February news from the NC Civic Education Consortium

The North Carolina Civic Education Consortium, a program of the University of North Carolina at Chapel Hill’s Program in the Humanities and Human Values, works with schools, governments, and community organizations to prepare North Carolina’s young people to be active, responsible citizens. Each month the Consortium delivers an email newsletter with news and opportunities for civic engagement.

February is Black History Month and the NC Civic Education Consortium has hundreds of lesson plans and PowerPoint presentations for teaching middle and high school students about the history of African Americans. Highlighted in the NCCEC newsletter are lessons about North Carolina settlements of Freedmen, Durham’s Hayti community, the Wilmington riots, and much more.

The North Carolina Civic Education Consortium is also offering professional development opportunities for educators. Two unique offerings are:

The Uhlman Family Seminar: Diaries & Dreams: Anne Frank & Jewish Private Life
This two day seminar, offered on April 11-12, 2014 at UNC-Chapel Hill, will take a unique look at The Diary of Anne Frank and use it as a basis for a more comprehensive look at the lives of Jewish families and how they’ve been portrayed, as well as the disruption wrought on them by the Holocaust. Teachers will have the opportunity to participate in and receive sample lesson plans on the topics and themes covered throughout the two days, designed for easy implementation in the middle and high school classroom, as well as dialogue with one another regarding ideas, resources and best practices for teaching this complex history.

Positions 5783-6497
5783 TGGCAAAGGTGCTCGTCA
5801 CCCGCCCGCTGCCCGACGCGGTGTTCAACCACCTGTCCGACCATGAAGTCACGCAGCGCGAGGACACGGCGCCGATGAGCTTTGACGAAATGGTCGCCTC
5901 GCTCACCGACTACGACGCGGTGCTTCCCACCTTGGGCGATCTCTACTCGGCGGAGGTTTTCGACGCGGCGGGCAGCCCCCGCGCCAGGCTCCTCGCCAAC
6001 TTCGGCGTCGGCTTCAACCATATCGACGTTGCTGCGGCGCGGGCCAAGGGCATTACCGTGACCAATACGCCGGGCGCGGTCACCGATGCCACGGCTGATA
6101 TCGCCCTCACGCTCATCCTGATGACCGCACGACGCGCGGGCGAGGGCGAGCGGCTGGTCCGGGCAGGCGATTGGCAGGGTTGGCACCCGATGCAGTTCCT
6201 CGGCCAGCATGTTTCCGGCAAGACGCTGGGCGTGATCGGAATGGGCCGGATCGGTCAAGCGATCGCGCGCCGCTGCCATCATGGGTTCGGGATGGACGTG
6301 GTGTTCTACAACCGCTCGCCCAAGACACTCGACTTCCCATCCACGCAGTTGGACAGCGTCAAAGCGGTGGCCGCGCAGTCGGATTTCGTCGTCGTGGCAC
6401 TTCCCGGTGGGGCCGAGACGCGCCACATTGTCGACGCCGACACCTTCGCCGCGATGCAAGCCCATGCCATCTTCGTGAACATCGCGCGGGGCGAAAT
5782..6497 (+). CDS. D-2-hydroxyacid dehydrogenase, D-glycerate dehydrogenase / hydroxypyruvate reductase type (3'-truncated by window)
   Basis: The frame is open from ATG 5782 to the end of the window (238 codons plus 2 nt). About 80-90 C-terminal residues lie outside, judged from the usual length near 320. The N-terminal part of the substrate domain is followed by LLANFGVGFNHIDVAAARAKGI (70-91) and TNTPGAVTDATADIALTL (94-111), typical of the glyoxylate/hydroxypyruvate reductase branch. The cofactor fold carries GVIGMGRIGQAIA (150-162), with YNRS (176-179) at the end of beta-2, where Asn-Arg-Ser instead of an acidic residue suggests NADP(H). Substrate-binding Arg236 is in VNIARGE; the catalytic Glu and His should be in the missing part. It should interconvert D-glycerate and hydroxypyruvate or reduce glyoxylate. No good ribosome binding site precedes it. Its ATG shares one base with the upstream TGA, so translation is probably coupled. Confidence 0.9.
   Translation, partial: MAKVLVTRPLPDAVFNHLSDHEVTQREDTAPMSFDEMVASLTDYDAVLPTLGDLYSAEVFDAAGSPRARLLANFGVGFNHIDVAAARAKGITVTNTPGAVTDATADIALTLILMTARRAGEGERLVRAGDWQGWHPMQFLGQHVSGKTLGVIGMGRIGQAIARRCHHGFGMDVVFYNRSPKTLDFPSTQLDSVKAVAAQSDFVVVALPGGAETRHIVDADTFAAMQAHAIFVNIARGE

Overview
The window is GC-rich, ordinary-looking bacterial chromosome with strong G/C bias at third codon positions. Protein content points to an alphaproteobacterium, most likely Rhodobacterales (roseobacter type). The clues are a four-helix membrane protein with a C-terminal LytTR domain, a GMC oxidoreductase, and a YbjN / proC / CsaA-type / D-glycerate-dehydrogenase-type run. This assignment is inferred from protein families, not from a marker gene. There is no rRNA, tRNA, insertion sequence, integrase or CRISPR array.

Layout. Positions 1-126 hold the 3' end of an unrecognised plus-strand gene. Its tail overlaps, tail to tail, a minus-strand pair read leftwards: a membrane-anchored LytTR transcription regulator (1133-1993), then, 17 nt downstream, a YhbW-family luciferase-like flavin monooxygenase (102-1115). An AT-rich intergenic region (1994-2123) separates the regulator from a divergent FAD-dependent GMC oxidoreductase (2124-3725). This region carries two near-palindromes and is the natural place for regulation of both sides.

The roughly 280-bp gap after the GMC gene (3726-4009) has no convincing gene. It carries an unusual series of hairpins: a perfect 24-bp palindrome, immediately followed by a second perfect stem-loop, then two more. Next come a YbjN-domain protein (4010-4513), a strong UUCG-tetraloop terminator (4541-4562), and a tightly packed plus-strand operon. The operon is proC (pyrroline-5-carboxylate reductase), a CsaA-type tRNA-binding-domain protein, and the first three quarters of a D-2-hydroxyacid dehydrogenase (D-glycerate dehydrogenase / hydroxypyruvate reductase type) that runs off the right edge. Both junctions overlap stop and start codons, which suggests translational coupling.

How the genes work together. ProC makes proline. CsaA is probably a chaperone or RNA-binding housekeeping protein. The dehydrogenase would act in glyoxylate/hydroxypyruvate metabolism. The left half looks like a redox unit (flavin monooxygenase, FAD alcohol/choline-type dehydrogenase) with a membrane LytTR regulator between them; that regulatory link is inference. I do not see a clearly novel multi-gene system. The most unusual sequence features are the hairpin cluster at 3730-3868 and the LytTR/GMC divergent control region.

Participants will receive 1.5 renewal credits at the end of the seminar. Teachers will also travel to Raleigh for free admittance into Burning Coal Theatre’s production of The Diary of Anne Frank.

“Hold These Truths”: Reflection on Japanese Internment During World War II
Over one hundred thousand Japanese men, women, and children—the majority of whom were American citizens—were removed from their homes and relocated to camps under the watchful eye of the government. Teachers will have the opportunity to explore the many complicated issues that arose from this extralegal act by the U.S. government throughout this unique two day event that is offered April 25-26, 2014 at the Chapel Hill Public Library. The program will include a mixture of lectures for expanding content knowledge as well as pedagogical exploration addressing ways to convey this period of history to middle and high school students.

In addition, teachers will receive free admittance PlayMakers Repertory Company’s PRC2 production of Jeanne Sakata’s critically acclaimed play, Hold These Truths, inspired by the life of Gordon Hirabayashi.

Participants will receive 1.2 renewal credits for attending this seminar.

To register for these trainings, fill out the application form and submit it to Paul Bonnici by fax, 919-962-4318, or email, bonnici@unc.edu.

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